... Katha Pollitt of The Nation: "Who died and made Barack Obama daddy in charge of teenage girls? Would he really rather that Sasha and Malia get pregnant rather than buy Plan B One-Step at CVS? And excuse me, Mr. President, thanks to your HHS, acquiring Plan B is prescription-only not just for 11-year-olds but for the 30 percent of teenage girls between 15 and 17 who are sexually active, and is a cumbersome process for all women, who have to ask a pharmacist for it and, as many news stories have reported, be subjected to fundamentalist harangues and objections. Apparently, it’s okay with you if Michelle is treated like a sixth-grader. I’m trying to think if there are any laws or regulations affecting only men in which unfounded fears about middle-school boys deny all men normal adult privileges. Needless to say, no one suggests that underage boys get a prescription if they want to use condoms, or that grown men have to ask the pharmacist for them and maybe get a lecture about the evils of birth control and promiscuity." ...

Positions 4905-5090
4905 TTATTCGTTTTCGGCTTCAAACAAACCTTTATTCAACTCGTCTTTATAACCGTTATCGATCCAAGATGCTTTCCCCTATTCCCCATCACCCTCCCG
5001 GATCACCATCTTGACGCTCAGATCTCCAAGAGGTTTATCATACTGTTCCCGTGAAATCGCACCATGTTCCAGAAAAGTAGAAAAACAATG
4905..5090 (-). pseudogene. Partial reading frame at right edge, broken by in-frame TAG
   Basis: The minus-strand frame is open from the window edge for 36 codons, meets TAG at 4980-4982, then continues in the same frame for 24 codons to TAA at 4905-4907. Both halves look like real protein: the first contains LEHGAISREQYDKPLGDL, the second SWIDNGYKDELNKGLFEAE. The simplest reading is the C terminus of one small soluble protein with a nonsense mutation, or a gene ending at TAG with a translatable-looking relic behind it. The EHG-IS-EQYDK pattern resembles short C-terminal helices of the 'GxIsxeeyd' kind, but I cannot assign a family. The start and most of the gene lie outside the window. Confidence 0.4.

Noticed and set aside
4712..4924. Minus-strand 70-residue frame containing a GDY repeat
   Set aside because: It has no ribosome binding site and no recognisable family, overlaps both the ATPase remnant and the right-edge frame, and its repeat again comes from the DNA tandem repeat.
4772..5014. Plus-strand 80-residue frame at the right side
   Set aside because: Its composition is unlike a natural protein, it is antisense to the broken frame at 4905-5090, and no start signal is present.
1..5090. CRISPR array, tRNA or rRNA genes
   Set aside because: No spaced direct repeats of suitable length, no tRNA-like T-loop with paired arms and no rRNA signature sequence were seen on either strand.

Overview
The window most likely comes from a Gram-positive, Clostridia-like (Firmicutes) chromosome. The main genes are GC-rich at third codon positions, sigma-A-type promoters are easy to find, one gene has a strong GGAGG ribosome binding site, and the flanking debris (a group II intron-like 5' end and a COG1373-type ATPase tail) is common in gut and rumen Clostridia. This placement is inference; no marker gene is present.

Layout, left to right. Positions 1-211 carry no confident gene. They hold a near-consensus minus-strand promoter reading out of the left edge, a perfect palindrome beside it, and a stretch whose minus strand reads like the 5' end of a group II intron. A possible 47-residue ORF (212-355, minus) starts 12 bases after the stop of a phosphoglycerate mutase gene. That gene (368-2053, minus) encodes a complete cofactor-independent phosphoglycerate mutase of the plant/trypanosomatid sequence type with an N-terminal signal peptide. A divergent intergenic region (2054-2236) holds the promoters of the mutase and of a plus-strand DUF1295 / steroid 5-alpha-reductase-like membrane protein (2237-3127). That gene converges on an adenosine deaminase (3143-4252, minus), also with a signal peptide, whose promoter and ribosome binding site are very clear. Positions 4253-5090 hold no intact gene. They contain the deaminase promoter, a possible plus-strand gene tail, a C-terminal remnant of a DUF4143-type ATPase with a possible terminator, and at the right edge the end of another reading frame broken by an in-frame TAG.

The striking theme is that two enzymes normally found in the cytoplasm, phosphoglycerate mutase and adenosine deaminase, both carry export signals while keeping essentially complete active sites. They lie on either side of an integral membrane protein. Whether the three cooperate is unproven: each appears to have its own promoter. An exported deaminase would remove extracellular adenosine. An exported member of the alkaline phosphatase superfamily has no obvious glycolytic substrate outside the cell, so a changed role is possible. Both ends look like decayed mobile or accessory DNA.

... Alexandra Petri of the Washington Post on "Plan B the danger of extreme examples." ...

... Michael Herper of Forbes: the medical community -- including FDA Commissioner Margaret Hamburg -- is enraged. "Although the HHS secretary, Kathleen Sebelius, was within her legal authority under the 1938 law that created the FDA, this is the first time a presidential administration has ever publicly overruled the FDA in this manner."

CW: In case you were under the misapprehension that Republicans run for the U.S. Senate in hopes of going to Washington to make the federal government work better, Gail Collins' column today will disabuse you of that happy notion. "The Ghost of Boyfriends Past" is Collins at her best.